For five seasons, Pretty Little Liars fans have been asking one question: Who is A? Keegan Allen, who stars as Spencer Hastings’s (Troian Bellisario) boyfriend Toby Cavanaugh, says he has the answer … and meticulous viewers could solve the mystery, too. “I do know who it is,” Allen tells PEOPLE of the latest baddie to cyber-bully Rosewood’s four leading ladies.
It’s the battle of the girl bands. Ffith Harmony faces Little Mix in round 2 of the Hits 1 Pop Prom. And with the field narrowed down to eight contenders each for king and queen, we’re really testing your fandom. As for our male nominees, all the former One Directioners but Zayn survived the cuts. Make this week’s picks below, and hear all your favorite artists on SiriusXM Hits 1 (Ch. 2).
There are no “Blurred Lines” about it: Robin Thicke and Pharrell Williams copied Marvin Gaye’s 1977 hit “Got to Give It Up” for their 2013 smash, a judge ruled Tuesday. The singers have been ordered to pay $7.3 million to Gaye’s family, Variety reports. “While we respect the judicial process, we are extremely disappointed in the ruling made today, which sets a horrible precedent for music and creativity going forward,” Williams’ rep said in a statement Tuesday.
Muck Rack makes it simple to find people, tweets, or articles that mention any name, keyword, company, hashtag etc. We've compiled this guide to help you make the most of your search.
Selecting a term
Start searching tweets, articles from media outlets, articles mentioned in tweets, journalists'
names, titles and bios with some suggested searches:
Companies or Topics (e.g. iPhone, Microsoft)
Phrases (e.g. "cloud computing") — use quotes to keep the terms together
Twitter handles (e.g. @username) — returns those who have mentioned or replied to
Names (e.g. "David Pogue")
Hashtags (e.g. #sxsw, #london2012)
Bio details (e.g. vegan, Olympics, father)
Muck Rack's Advanced Search allows for many boolean operators.
Find results that mention multiple specified terms, use AND or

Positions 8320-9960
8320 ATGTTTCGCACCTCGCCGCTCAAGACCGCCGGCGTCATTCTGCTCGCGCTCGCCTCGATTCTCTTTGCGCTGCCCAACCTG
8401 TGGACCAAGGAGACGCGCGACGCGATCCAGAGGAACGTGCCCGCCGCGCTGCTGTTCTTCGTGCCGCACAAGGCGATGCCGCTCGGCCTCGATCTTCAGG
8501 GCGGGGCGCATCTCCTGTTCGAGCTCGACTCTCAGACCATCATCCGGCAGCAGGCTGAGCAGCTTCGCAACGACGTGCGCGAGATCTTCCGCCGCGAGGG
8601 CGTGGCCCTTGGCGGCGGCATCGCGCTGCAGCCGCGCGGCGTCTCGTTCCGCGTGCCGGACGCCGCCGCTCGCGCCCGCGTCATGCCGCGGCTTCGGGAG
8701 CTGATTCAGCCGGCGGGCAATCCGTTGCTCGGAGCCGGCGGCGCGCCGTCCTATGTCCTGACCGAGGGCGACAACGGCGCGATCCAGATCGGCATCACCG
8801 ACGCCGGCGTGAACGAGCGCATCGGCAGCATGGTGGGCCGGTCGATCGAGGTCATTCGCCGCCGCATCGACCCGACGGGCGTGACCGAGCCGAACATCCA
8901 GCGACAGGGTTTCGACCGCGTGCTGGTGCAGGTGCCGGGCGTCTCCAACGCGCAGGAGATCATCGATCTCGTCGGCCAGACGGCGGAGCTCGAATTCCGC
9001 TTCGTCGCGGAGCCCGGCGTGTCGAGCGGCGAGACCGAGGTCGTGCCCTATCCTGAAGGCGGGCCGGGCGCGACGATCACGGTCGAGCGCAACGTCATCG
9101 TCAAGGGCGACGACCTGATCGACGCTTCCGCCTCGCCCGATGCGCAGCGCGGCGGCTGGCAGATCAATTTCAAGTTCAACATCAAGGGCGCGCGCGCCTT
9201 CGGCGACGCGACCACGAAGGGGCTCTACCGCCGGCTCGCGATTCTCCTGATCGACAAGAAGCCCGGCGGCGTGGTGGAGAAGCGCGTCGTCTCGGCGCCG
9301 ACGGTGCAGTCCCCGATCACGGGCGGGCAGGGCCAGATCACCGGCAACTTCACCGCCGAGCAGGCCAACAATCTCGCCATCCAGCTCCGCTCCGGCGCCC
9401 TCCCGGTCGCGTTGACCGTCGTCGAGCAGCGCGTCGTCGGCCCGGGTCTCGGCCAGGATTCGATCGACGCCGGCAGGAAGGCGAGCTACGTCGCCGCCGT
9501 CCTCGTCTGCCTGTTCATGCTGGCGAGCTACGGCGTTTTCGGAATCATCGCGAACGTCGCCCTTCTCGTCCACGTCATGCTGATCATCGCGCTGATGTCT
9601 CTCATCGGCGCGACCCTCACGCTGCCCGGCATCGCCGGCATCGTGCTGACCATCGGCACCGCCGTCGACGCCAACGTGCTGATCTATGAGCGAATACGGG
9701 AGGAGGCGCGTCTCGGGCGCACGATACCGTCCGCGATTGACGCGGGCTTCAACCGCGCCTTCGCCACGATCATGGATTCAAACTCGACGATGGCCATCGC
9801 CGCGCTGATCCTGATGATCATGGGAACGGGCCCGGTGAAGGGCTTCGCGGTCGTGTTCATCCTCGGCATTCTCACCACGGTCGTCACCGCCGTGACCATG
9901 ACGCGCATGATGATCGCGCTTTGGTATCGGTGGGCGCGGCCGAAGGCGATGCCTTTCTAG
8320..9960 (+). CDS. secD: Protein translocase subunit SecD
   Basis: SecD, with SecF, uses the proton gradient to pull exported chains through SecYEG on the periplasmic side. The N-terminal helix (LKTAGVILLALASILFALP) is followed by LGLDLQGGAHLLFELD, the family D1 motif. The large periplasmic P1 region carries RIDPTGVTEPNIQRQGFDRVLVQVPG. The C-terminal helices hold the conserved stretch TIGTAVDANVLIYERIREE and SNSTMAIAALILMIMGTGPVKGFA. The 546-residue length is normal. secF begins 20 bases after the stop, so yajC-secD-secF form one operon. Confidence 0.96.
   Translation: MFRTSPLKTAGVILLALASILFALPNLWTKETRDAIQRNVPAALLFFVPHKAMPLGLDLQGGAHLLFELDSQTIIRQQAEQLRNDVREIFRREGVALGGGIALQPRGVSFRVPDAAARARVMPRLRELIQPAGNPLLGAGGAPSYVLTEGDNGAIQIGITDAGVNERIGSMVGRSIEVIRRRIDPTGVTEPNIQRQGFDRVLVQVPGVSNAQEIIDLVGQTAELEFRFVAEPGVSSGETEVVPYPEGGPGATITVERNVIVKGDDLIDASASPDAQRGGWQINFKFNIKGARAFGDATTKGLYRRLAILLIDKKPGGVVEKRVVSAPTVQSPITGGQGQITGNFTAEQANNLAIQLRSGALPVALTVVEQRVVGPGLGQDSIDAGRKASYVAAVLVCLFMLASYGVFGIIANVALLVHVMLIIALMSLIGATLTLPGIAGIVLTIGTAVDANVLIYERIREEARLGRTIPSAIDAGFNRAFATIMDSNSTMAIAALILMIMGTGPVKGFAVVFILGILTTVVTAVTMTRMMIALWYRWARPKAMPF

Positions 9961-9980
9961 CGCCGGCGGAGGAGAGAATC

+. For example, ensure each result contains both Elon Musk and Mark Zuckerberg by
searching Obama AND Romney or Obama + Romney.
Use the operators OR or , to broaden your search when you'd like either of
multiple terms to appear in results. (This is the default behavior of our search when no operators
are used.) For example, search for democrat OR republican to find results that refer to
Democrats and/or Republicans.
Use NOT or - to subtract results from your search. For
example, searching Disney will yield results about the Walt Disney Company as well as Walt Disney
World Resort. To exclude mentions of Disney World, search for Disney -World or Disney
When using one of these operators with a phrase, enclose it in quotation marks. For example, you can
find results about smartphones excluding Apple's iPhone 4S by searching smartphone -"iPhone
Exact case matching or punctuation
If you're searching for a brand name or keyword that relies on specific punctuation marks or capitalization, you can
find results that match your exact query by adding matchcase: before the keyword you're searching for, like matchcase:E*TRADE .
Use parentheses to separate multiple
boolean phrases. For example, to find journalists talking about having fun in Disney World or
Disneyland, search for ("disney world" OR disneyland) AND fun.
An asterisk can be used to search for any variation of a root word truncated by the asterisk. For example, searching for admin* will return results for administrator, administration, administer, administered, etc.
A near operator is an AND operator where you can control the distance between the words. You can vary the distance the near operation uses by adding a forward slash and number (between 0-99) such as strawberries NEAR/10 "whipped cream", which means the strawberries must exist within 10 words of "whipped cream".